lyzed by acrosin, released the chromoforic product 4-nitro-
anilin that was detected (410 nm) on Thermo Electron
Corporation Genesys 10UV spectrophotometer (Thermo
Fisher Scientiﬁc, Rodano, Milano, Italy). Acrosin activity was
deﬁned as the quantity of enzyme that hydrolyzes 1
BAPNA/min at 23
Candspeciﬁc acrosin activity was
calculated using the following formula:
Fig. 1. Percentage of viable, progressive motile, and rapid spermatozoa in goat buck semen fresh and cryopreserved in a Tris-based extender supplemented with
different concentrations of soybean lecithin (1%–6% wt/vol; EXT, no supplementation). A total of 10 ejaculates collected from ﬁve goat bucks were used. Data are
expressed as the mean SE. Different letters indicate statistical differences in viability and motility parameters among the tested media (ANOVA): P <0.0001.
IUÞacrosin106spermatozoa ¼mean Abssample Abscontrol106
½Eincubation time ðminutesÞ=total volumesnumber of sperm ;
S. Chelucci et al. / Theriogenology 83 (2015) 1064–1074 106 7
in which E¼9.9/mM/cm; incubation time ¼180 minutes;
total volumes 1.2 mL. Abs ¼absorbance.
2.11. Quantiﬁcation of LPO end products: malondialdehyde
Malondialdehyde (MDA), one of the several low mo-
lecular weight end products of LPO, was evaluated by the
thiobarbituric acid reactive substances assay using thio-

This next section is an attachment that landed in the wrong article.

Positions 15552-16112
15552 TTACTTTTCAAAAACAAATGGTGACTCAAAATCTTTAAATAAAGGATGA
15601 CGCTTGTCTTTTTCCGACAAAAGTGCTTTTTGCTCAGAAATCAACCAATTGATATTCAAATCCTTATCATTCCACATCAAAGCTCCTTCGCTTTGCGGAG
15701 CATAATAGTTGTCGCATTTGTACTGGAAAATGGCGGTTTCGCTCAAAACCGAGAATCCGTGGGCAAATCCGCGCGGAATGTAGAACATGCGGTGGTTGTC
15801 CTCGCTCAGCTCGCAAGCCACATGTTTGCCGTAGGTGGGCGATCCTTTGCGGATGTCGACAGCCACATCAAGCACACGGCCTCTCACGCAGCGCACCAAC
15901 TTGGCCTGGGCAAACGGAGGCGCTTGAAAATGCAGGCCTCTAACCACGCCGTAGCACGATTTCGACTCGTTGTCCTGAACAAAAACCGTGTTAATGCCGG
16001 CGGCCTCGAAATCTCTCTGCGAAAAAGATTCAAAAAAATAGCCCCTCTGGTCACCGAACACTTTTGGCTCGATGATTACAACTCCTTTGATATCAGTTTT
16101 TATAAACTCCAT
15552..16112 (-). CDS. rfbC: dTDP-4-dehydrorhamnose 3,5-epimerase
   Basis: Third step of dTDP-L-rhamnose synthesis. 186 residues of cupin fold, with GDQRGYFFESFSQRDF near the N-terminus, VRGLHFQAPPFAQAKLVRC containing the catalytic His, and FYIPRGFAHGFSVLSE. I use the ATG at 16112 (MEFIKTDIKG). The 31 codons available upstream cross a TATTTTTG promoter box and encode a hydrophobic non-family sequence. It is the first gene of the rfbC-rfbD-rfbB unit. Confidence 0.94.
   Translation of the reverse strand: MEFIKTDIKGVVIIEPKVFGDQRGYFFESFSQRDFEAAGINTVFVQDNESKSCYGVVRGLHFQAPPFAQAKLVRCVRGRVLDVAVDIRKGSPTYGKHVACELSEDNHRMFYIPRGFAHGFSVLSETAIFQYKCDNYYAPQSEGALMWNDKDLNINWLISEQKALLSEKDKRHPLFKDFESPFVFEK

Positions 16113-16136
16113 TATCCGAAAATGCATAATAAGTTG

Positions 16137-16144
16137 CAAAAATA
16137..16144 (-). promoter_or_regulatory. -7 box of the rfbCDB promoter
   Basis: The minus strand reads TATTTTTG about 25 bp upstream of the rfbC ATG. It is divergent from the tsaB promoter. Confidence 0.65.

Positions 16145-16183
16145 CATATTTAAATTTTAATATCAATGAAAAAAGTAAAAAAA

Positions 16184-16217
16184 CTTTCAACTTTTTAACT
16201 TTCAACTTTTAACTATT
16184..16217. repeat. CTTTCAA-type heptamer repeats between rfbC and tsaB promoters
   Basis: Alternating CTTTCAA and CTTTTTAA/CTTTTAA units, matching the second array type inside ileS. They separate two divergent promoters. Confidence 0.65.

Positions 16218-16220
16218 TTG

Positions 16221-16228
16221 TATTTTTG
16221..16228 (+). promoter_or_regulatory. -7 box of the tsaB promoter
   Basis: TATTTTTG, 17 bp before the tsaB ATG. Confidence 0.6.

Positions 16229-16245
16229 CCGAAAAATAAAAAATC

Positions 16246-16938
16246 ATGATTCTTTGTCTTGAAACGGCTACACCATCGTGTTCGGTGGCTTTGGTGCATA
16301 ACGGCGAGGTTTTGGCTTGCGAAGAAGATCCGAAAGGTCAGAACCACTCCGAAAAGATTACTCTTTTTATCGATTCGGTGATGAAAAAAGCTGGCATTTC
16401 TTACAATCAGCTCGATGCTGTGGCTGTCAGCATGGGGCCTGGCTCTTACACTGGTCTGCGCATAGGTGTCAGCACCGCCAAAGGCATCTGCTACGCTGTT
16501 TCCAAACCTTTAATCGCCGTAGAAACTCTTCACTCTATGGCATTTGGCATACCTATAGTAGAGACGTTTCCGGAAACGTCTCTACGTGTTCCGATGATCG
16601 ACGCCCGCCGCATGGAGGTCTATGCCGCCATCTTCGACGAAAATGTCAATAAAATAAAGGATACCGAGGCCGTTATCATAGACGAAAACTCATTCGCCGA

barbituric acid and a spectrophotometric method accord-
ing to the thiobarbituric acid test described by Spanier and
Traylor , with some modiﬁcations. After thawing,
semen was centrifuged for 7 minutes at 7000gand 100
of supernatant was added to 100
L glacial acetic acid 33%,
L SDS 10%, 100
L Tris-HCl 50 mM, pH 7.4, and 250
thiobarbituric acid 0.75%. The mixture was then incubated
for 1 hour at 100
C and immediately cooled on ice. After
10 minutes, 200
L of acetic acid 33% was added and
samples were centrifuged for 20 minutes at 7000g. The
supernatant absorbance was then read with Thermo Elec-
tron Corporation Genesys 10UV spectrophotometer
(Thermo Fisher Scientiﬁc), at 535 nm. The values of MDA in
the samples were expressed in micrometer units and
calculated using a standard curve.
2.12. Heterologous IVF test
Ovaries were recovered from prepubertal ewe lambs at
the local slaughterhouse and transported to the laboratory
within 1 hour in Dulbecco’s PBS at a temperature between
C and 35
C. After washing in fresh medium, ovaries
were sliced using a microblade and the follicle content was
released in tissue culture medium 199 (with Earle’s salts
and bicarbonate) supplemented with 25 mM HEPES,
penicillin and streptomycin, and 0.1% (wt/vol) of polyvinyl
alcohol. The cumulus-oocyte complexes (COCs) comprised
4 to 10 layers of cumulus cells and oocytes with a uniform
cytoplasm, homogenous distribution of lipid droplets in the
cytoplasm, and with an outer diameter of about 90
(mean) were selected for the experimental procedure. The
selected COCs, after three washes in the same fresh
Fig. 2. Deoxyribonucleic acid integrity (comet assay) in goat buck spermatozoa after freezing and thawing in Tris-based extenders supplemented with different
concentration of soybean lecithin (1%–6% wt/vol; EXT, no supplementation). A total of 10 ejaculates collected from ﬁve goat bucks were used. Data are expressed
as the mean SE. Different letters indicate statistical differences among the tested media (ANOVA): P <0.0000.
S. Chelucci et al. / Theriogenology 83 (2015) 1064–1074106 8
medium were IVM in tissue culture medium 199 supple-
mented with 10% estrous goat serum, 1 IU/mL ovine FSH,
1 IU/mL ovine LH, and 100